10 Big Wastes Of Money

Want to know how to accumulate cash in a hurry?  Stop wasting it!  Here is a list of 10 things that are a waste of money, in no particular order:

10 Things That Are A Waste Of Money

Insisting on brand loyalty. Sure, we all have our brand favourites but often generic or store brand clones are very similar in quality, if not indistinguishable, and can save you at least 25 percent or more.  Check them out and compare the difference.

Buying from TV infomercials. TV products are overpriced and they hardly ever turn out as depicted.  Plus shipping and handling costs can be enormous.  If you’re still tempted to buy, most items are available at many retail stores, often at sale prices and you save the shipping charges.

Failure to return items. It doesn’t fit right or the colour is wrong or it was just a plain mistake, but who has time to trek back to the store?  You do.  If you still have receipts, try to get a refund for all new items with tags or original packaging.  At least get a store credit, otherwise it’s a waste of money.

Late fees. Don’t be a late payer.  Late fees on credit card accounts, mortgages, car loans, property taxes – even library books and DVD rentals are extremely high.  Record due dates in your planner and pay on time.  If you do incur a late fee, call immediately.  Most creditors will waive the fee if you have a good payment record.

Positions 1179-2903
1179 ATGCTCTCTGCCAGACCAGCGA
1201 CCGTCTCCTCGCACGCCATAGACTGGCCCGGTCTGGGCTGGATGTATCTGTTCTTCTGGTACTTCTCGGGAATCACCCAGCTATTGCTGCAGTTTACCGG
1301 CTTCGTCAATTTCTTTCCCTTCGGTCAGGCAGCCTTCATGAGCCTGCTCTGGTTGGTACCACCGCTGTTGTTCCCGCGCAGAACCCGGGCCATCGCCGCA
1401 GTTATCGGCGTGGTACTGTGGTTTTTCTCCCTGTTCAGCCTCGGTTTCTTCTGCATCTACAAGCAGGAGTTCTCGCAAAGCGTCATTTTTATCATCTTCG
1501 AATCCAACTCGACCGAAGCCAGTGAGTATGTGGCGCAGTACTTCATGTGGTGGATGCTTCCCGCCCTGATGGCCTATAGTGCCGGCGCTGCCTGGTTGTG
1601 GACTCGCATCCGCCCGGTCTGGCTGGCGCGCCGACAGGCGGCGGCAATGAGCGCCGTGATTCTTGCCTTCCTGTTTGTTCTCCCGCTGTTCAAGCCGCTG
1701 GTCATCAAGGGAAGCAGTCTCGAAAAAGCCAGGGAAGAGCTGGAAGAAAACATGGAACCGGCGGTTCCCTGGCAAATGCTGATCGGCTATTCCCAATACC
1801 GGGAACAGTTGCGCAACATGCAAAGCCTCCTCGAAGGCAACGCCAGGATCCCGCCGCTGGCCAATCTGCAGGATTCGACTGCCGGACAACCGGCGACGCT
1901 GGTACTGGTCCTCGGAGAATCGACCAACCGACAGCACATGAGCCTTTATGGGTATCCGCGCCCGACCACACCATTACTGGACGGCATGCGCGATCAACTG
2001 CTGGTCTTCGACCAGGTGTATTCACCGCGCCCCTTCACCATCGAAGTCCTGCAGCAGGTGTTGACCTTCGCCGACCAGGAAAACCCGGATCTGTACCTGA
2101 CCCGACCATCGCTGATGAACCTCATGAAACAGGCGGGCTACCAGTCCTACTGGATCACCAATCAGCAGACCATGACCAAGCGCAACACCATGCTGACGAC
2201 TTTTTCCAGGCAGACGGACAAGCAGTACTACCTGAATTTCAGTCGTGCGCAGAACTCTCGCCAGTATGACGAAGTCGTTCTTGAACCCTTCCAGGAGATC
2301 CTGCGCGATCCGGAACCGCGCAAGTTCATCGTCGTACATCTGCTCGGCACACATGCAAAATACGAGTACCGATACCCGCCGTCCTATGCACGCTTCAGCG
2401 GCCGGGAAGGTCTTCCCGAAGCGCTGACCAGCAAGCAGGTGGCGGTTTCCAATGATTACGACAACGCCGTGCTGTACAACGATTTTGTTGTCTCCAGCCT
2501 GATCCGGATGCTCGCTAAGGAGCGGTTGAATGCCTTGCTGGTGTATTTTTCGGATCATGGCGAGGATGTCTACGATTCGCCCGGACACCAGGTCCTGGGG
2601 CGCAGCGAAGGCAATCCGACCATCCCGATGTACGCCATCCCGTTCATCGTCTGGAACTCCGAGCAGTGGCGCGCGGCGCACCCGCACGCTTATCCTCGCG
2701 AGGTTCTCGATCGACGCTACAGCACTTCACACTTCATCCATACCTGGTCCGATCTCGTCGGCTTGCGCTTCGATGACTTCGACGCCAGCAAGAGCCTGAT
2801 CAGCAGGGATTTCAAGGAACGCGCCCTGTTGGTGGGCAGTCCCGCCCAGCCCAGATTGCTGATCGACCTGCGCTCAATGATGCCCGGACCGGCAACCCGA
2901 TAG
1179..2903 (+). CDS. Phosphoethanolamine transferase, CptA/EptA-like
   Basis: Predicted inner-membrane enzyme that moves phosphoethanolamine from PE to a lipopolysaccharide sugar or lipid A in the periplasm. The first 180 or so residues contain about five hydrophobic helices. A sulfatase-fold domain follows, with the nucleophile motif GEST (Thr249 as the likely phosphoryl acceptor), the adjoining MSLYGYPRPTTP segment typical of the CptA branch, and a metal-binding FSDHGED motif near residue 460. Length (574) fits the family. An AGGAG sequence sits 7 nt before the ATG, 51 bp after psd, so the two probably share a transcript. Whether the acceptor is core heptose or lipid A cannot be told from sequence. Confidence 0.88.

Related: 10 Fees That Are Worth The Money

Overdraft fees. A small slip-up can easily turn a $5 burger into a $40 overdraft fee.  Even if your bank is happy to cover your mistakes you’ll be not only charged a fee, but at least 21% interest until the OD is covered.  Look into your chequing account options.

Extended warranties. Extended warranties are mostly profit for the retailer.  Generally, if an item is going to fail, it will do so early on and the manufacturer’s warranty will cover it.

Paying for storage. If you’ve got so much stuff that you need to pay to store it, you’ve got too much stuff.  Period.  Take the plunge and unload everything you don’t use or need.  Turn what you can into cash or give away still serviceable items to charities like Goodwill or the Salvation Army.

Related: How Many Clothes Do You Need Anyway?

Not taking advantage of available discounts. Do you have a young driver in the family who is also a good student?  You may qualify for a good student discount to lower your auto insurance rates.

Did you take a driver training course?  Does you car have more than the basic safety equipment? Did you install a home protection system?  Call your insurance agent for a review to save on auto insurance.